Figure 13.1: Value-at-Risk Exceedences From Six Major Commercial Banks
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Overview
• Whenever the realized portfolio return is worse than the
VaR, the difference between the two is shown
• Whenever the return is better, zero is shown
• The difference is divided by the standard deviation of the
portfolio across the period
• The return is daily, and the VaR is reported for a 1%
coverage rate.
• To be exact, we plot the time series of
Elements of Financial Risk Management Second Edition © 2012 by Peter Christoffersen
7
Overview
8
• Bank 4 has no violations at all, and in general the banks
have fewer violations than expected
• Thus, the banks on average report a VaR that is higher than
it should be
• This could either be due to the banks deliberately wanting
to be cautious or the VaR systems being biased
• Another culprit is that the returns reported by the banks
contain nontrading-related profits, which increase the
average return without substantially increasing portfolio
risk
Elements of Financial Risk Management Second Edition â 2012 by Peter Christoffersen
Overview
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More important, notice the clustering of VaR violations
• The violations for each of Banks 1, 2, 3, 5, and 6 fall within
a very short time span and often on adjacent days
• This clustering of VaR violations is a serious sign of risk
model misspecification
• These banks are most likely relying on a technique such as
Historical Simulation (HS), which is very slow at updating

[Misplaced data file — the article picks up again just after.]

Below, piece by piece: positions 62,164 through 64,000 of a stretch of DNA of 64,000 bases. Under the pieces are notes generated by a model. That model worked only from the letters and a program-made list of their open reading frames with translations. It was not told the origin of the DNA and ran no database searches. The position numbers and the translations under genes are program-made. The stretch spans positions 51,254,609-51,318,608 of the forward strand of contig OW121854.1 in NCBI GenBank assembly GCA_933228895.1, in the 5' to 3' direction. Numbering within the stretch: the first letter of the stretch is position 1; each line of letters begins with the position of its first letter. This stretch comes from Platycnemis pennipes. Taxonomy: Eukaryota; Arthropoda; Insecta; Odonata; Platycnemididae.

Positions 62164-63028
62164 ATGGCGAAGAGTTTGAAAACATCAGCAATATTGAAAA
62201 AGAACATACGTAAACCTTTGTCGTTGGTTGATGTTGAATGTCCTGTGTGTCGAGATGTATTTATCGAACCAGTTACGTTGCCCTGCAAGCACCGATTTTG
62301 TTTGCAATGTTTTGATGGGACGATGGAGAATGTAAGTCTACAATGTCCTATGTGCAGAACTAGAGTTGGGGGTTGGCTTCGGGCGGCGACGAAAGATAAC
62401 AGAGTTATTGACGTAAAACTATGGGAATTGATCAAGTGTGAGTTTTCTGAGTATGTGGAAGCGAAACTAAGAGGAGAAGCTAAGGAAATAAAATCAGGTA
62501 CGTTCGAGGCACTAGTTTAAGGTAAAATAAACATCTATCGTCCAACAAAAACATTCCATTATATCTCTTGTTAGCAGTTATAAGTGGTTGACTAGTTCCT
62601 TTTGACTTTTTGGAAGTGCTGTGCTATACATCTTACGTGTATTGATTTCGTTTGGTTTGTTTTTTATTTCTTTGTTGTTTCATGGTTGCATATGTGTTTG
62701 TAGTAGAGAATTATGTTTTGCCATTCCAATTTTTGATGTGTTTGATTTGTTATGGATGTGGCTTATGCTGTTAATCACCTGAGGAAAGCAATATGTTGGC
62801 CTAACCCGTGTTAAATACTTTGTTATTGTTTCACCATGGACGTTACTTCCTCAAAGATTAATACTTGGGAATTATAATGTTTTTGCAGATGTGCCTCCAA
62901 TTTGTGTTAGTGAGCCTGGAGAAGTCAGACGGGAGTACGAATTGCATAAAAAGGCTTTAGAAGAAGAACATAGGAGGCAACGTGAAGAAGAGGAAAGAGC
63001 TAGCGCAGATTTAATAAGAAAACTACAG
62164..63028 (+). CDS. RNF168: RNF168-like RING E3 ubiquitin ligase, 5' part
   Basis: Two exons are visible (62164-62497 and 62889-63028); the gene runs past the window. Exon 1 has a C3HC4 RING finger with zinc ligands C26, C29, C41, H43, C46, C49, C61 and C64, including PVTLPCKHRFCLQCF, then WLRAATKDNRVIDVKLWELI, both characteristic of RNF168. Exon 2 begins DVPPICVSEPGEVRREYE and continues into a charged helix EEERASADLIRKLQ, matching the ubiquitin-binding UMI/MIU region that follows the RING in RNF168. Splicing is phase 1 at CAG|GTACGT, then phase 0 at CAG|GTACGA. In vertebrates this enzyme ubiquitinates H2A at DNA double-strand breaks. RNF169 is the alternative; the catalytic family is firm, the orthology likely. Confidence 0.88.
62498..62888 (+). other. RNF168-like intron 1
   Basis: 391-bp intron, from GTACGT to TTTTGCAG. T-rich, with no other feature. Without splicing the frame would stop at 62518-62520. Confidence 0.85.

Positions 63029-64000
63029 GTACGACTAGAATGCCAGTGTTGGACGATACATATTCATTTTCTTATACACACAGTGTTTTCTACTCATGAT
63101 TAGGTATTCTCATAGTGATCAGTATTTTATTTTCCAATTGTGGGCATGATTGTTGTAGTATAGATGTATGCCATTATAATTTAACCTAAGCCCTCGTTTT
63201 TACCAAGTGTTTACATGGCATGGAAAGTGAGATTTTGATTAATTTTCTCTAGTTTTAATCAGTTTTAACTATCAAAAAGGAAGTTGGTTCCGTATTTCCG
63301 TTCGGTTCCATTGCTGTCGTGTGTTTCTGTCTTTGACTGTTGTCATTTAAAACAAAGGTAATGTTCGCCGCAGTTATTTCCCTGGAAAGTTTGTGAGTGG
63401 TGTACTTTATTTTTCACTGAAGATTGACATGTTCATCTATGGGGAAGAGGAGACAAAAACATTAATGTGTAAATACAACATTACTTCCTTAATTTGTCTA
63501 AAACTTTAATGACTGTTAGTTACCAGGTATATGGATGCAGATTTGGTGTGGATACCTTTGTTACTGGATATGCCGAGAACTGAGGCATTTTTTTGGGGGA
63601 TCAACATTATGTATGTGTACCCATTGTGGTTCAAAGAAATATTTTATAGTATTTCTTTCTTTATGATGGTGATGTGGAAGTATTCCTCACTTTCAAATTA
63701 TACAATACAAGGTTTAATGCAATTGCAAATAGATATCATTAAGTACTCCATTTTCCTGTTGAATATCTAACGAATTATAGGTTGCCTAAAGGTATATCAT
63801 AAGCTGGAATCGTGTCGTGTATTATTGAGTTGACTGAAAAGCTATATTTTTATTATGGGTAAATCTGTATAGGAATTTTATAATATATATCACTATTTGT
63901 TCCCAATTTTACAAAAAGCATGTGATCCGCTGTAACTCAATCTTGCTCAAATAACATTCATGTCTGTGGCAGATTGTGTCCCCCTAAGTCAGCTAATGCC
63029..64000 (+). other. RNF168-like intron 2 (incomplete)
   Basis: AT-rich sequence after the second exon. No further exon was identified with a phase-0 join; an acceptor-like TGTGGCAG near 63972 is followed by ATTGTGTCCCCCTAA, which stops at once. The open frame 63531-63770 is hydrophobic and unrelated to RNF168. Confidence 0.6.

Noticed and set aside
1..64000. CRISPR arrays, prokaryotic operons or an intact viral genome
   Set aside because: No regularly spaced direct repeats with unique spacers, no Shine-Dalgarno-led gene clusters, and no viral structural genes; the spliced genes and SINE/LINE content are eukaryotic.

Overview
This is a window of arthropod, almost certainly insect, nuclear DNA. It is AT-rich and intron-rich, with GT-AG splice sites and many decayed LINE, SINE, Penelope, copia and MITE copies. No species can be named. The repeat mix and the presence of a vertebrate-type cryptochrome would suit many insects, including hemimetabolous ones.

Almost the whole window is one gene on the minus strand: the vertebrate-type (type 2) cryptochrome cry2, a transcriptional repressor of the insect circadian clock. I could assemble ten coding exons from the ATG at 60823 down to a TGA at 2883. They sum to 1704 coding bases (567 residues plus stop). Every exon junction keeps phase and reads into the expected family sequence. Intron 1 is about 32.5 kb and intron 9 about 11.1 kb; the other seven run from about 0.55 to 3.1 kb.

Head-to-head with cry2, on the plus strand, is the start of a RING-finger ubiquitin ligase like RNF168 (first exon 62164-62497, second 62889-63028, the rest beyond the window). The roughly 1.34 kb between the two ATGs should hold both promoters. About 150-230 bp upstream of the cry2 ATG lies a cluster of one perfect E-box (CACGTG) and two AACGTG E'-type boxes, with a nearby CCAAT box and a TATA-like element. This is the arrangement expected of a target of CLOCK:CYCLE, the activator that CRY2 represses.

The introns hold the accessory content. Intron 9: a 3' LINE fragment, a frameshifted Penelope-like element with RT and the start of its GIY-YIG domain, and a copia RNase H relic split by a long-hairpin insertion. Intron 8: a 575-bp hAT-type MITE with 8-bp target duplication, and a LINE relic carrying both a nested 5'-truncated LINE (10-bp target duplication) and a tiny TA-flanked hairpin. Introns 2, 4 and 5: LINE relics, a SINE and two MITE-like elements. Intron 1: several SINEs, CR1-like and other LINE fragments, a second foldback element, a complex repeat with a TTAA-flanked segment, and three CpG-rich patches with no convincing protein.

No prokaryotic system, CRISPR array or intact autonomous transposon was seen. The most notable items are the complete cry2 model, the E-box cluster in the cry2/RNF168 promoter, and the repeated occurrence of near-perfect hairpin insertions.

the VaR when market volatility increases
• This issue was discussed in the context of the 1987 stock
market crash in Chapter 2
Elements of Financial Risk Management Second Edition © 2012 by Peter Christoffersen
Overview
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• Notice also how the VaR violations tend to be clustered
across banks
• Many violations appear to be related to the Russia default
and Long Term Capital Management bailout in the fall of
1998
• The clustering of violations across banks is important from a
regulator perspective because it raises the possibility of a
countrywide banking crisis
• Motivated by the sobering evidence of misspecification in
existing commercial bank VaRs, we now introduce a set of
statistical techniques for backtesting risk management
models
Elements of Financial Risk Management Second Edition â 2012 by Peter Christoffersen
Backtesting VaRs
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Recall that a VaRpt+1 measure promises that the actual return
will only be worse than the VaRpt+1 forecast p . 100% of the
time
• If we observe a time series of past ex ante VaR forecasts and
past ex post returns, we can define the “hit sequence” of
VaR violations as
Elements of Financial Risk Management Second Edition © 2012 by Peter Christoffersen
Backtesting VaRs
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• The hit sequence returns a 1 on day t+1 if the loss on that